The most value/mile of any short hike in the Winds or Cloud Peak Wilderness. Doesn’t have a trail.
➻ Quick Facts
Wow, what a review this will be! My new employer had agreed to give me a week-ish of vacation for my wedding, but I wasn’t expecting to get to hike. Thanks to some unfortunate events, I ended up being able to hike, though my fiancé couldn’t.
Without much notice and with only one night off, I chose to hike the Gypsum Creek Lakes, which are not named on the map, so that’s just the name I’m giving them. There isn’t a trail listed to them, which is perfectly fine with me, as it typically cuts down on the riff-raff. (Admittedly, I am also riff-raff!)
⤑Day 1: Forest Road 689 to Lower Gypsum Creek Lake
I took highway 352 past Cora and then made the right turn up FR 680, Gypsum Creek Road. The road was fine for the first few miles, if a little dusty, but became rough after the cut off from 684. My SD card in my dashcam became corrupted, so I didn’t get a video of the road (one of a number of unfortunate events to happen my wedding week), but trust me when I say that you want high clearance for this puppy. My goal was to get to 689B, but that just never happened, and I ended about 1/4 mile short of the fork, having taken much longer than anticipated with plenty of 3-wheels-on-the-ground travel. If you’re going without a spare, you should definitely have your satcom on you…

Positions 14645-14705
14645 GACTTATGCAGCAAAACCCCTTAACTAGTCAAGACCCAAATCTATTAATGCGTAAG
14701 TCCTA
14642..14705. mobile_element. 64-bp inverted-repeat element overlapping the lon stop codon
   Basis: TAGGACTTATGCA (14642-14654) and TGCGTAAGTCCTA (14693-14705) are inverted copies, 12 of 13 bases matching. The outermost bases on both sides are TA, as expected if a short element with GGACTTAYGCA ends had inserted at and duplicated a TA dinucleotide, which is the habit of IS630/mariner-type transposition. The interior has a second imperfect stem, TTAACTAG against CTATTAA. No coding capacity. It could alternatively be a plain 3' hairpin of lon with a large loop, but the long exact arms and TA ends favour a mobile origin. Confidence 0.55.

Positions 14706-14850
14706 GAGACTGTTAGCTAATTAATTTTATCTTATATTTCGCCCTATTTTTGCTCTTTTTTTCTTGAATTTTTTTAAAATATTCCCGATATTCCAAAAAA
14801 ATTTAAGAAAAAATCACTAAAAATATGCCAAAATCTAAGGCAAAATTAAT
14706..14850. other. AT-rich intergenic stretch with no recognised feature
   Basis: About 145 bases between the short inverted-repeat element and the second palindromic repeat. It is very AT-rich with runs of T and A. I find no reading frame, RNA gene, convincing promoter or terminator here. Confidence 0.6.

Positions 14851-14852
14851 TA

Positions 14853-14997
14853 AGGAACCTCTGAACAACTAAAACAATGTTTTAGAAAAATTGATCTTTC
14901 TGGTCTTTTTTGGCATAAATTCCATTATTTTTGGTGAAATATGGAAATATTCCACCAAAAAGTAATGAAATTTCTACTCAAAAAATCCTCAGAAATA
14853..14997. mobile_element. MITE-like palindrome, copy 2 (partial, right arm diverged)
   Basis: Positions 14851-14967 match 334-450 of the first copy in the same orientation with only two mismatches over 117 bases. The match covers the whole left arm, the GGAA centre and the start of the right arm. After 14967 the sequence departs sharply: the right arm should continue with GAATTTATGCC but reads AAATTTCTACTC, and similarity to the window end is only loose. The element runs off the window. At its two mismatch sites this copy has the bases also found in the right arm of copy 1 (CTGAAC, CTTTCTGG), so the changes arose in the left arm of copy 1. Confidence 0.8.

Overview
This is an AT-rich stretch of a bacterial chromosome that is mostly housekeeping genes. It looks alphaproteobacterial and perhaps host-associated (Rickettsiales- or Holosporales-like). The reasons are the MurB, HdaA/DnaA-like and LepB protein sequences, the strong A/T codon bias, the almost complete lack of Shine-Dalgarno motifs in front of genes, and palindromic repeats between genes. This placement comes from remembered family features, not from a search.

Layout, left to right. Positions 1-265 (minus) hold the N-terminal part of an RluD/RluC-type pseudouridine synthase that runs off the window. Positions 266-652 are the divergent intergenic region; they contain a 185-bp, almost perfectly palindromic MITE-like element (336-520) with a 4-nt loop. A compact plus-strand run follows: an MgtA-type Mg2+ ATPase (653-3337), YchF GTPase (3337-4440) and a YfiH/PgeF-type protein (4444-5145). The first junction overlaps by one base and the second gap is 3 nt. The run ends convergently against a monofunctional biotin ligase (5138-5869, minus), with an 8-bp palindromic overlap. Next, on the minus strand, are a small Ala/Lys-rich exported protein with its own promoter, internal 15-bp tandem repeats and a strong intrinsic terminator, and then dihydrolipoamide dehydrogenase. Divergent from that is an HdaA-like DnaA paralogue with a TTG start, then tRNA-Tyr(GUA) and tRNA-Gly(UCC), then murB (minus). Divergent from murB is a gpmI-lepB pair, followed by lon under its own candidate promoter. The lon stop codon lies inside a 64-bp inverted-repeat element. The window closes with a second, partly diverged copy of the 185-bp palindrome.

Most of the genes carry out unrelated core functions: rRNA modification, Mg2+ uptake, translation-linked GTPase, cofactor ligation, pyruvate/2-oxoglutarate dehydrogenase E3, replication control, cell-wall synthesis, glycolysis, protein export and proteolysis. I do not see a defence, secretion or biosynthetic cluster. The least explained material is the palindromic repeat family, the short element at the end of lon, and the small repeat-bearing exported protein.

Anyway, I found a nice little parking spot and then got all my gear together, making sure to place my solar shower on my Jeep’s hood. The smoke from all the wildfires was keeping the temperature down, but even a cold shower would feel good the next day.
Not long after 4PM, I grabbed some of the many wild strawberries growing at my feet, and then set off for the lakes, following the road for a few hundred feet before turning south to go down a hill and across a little meadow, which quickly transitioned to thick forest with a lot of deadfall. Hint: DO NOT DO THAT. Follow the road to where the thick forests vanish and then cut across.